Sunday, July 10, 2011
7/10/11 Report - Fog on the Treasure Coast Ocean
Low Tide This Morning on a Treasure Coast Beach.
As you can see it was a little foggy out on the ocean this morning. I have a video of the waves below. Also a little virtual snorkeling video that I experimented with.
Some of the beach accesses have a lot of mosquitoes now. If you don't want to feed the mosquitoes, you might want to take some repellent.
It looks like we'll be having scattered thunder showers for at least another week if the forecasts are correct.
If you want to get a first look at a different metal detector, you might try YouTube. There are now a lot of videos on Youtube, and quite a few by detectorists showing field experiences. While most of these videos are definitely amature productions, they can still be useful. You can't always believe everything you see, but you can often get a glimpse at some of the various technologies that are being used and you can often get a bit of a sense of how well they work. I certainly wouldn't use YouTube videos as my only source of information, but the videos there can sometimes be helpful.
The internet is a really good research tool for researching finds too. I found an old blob top bottle that has the address of the bottling company embossed on the front. It was on Bedford Ave. in New York. I was able to find the address and photos of the buildings on the street where the bottle was made or distributed. I don't know if the existing building at that address is the original building, but it is interesting to actually be able to see the location where the item once was used nearly a hundred years ago. Found on the Treasure Coast but traced back to a New York address. I wonder if it was tossed overboard from a steam ship or what?
The question about the scapular has been answered. Laura Strolia, author of The Marigalera of the 1715 Fleet, found that the scapular with a picture of a galleon is a Carmelite scapular for Our Lady Star of the Sea.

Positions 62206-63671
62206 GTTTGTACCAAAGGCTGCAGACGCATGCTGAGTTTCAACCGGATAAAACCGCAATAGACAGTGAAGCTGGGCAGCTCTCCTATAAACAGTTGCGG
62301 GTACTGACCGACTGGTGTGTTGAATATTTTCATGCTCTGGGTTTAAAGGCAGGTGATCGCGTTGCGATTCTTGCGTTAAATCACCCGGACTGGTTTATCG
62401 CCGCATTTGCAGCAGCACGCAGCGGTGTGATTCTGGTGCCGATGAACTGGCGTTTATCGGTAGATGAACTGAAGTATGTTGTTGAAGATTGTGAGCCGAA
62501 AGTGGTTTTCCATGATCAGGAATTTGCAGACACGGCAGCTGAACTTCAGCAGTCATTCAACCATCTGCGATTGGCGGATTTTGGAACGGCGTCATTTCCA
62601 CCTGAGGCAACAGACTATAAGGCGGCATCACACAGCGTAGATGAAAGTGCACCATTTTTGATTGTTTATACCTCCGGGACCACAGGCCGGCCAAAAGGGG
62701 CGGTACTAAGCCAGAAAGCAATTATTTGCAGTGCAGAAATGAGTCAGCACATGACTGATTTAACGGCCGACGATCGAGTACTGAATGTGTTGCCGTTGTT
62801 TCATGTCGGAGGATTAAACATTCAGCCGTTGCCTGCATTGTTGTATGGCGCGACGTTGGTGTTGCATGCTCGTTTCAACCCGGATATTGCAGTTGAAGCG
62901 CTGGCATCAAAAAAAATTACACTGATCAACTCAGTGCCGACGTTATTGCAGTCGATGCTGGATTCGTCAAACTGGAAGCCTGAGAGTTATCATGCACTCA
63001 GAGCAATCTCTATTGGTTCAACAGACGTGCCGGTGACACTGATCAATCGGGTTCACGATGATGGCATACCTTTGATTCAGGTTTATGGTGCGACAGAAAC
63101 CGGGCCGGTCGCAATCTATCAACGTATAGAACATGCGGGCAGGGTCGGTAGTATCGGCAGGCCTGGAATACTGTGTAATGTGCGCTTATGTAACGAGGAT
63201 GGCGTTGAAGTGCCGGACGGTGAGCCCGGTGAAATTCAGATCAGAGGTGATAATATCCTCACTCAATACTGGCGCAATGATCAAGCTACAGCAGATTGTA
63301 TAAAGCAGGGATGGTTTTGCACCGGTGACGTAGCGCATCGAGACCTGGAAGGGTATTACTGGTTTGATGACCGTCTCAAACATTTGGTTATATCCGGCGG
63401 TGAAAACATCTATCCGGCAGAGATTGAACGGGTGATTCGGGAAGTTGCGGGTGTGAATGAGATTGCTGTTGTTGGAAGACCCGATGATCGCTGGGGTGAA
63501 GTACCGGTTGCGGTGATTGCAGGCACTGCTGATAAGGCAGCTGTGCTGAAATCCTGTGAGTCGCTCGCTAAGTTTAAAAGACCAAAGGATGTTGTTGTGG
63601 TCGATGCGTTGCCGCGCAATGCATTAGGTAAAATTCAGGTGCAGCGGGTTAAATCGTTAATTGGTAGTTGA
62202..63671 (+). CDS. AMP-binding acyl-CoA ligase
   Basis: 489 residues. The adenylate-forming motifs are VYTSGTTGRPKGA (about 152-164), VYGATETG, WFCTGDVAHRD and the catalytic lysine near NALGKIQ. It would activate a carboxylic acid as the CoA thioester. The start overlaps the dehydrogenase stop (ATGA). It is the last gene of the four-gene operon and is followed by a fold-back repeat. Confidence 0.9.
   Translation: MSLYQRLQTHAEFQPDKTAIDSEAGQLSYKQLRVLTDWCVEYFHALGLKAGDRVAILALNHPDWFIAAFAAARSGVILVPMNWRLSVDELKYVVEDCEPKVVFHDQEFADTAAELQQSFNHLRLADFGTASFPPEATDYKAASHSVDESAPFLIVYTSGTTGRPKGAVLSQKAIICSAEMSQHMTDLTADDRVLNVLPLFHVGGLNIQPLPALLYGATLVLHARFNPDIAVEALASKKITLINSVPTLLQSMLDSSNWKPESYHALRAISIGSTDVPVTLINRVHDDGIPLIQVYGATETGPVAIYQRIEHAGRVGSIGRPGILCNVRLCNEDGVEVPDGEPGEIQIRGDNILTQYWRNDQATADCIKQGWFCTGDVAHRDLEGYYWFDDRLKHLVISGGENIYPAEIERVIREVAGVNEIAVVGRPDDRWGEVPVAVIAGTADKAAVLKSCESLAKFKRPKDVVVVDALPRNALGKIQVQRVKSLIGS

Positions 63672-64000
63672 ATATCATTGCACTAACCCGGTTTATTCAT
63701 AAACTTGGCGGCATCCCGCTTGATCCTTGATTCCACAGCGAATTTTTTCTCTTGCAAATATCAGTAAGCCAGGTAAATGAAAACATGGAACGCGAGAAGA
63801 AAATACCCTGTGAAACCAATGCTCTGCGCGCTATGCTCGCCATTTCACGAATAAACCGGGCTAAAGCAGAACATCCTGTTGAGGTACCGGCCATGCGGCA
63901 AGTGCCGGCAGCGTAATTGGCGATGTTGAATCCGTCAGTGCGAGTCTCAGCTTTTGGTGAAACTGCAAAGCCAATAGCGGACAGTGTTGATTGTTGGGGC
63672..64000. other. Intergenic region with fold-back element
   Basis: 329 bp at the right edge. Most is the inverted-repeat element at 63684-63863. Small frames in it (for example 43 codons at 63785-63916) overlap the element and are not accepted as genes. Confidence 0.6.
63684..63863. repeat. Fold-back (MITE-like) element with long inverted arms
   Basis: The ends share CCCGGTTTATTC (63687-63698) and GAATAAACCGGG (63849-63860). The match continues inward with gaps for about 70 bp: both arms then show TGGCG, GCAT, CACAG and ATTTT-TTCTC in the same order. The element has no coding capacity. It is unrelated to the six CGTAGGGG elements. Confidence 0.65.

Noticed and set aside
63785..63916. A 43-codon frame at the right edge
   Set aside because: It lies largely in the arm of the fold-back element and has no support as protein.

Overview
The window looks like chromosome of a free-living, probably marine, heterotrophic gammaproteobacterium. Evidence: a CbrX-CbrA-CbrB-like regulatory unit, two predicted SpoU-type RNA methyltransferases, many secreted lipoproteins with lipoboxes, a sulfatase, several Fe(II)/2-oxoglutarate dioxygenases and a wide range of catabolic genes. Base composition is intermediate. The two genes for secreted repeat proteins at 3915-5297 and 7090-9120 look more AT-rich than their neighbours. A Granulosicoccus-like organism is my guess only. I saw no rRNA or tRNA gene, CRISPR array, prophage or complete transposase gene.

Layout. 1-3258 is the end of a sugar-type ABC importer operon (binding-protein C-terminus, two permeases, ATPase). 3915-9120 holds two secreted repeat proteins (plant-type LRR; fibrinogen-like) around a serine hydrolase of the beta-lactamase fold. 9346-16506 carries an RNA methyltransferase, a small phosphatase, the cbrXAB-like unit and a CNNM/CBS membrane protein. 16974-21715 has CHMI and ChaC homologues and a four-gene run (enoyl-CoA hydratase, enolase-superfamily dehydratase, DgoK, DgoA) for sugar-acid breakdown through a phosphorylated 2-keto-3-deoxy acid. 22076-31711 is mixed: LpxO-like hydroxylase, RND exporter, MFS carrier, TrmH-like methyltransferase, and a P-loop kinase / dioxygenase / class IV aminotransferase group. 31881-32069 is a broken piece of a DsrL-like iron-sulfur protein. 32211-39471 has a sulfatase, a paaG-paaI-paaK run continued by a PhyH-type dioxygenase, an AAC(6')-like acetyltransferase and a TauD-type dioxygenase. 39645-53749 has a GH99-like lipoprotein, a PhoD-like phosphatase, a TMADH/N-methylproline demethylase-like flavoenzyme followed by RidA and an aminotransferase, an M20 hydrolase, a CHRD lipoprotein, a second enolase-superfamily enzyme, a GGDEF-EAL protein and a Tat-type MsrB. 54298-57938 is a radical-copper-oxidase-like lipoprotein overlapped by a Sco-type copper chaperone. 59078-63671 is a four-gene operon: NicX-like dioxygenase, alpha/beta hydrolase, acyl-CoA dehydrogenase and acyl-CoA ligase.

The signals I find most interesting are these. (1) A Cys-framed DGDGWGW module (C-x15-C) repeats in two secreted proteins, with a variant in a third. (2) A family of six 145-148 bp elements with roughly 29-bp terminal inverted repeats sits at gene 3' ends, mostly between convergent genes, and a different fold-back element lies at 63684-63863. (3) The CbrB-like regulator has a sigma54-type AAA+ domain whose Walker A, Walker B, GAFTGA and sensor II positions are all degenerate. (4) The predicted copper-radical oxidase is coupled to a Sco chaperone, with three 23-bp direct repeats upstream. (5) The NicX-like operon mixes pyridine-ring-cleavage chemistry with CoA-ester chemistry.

Treasure Coast Beach Forecast and Conditions.
Here is the video of the beach this morning.
Notice how wide the beach is becoming. It seems that sand is continuing to wash in building a wider beach at locations like this. The new sand is real fine and silty, and covering old layers of shells.
I've been working this beach for a few days or maybe even weeks now and still finding iron and other items.
The finds are coming from just behind the wet sand area and are down a foot or more laying under the sand towards the top of packed shells near the water table.
I'm finding that once you get down a foot or so, sometimes you can remove the material from the hole more successfully by hand. You can keep the sides of the hole from falling in by carefully removing the material by hand rather than using the scoop. Also, when you get near the object you can feel around for it and retrieve it by sticking your hand down through the water and looser materials.
There is almost always a zone where you will find most targets. At different times the zone will be at different places. The zone on this beach right now, and I'd bet others like it in this area is in the area is back from the water and where the beach just starts to slant upwards - not too close to the water, and not in the dry fluffy sand.
You'll have some hard digging. As I said, sand is on top of a layer of packed shells, then you'll hit the water table.
The wind is still out of the southwest and the seas calm, running about one foot. that is predicted to remain the same for the next week.
There is nothing significant in the tropics now either.
Blogger is giving me trouble today. it seems I've lost some of what I typed. I'll give up for now.
I'll just leave you with this little virtual snorkeling tour.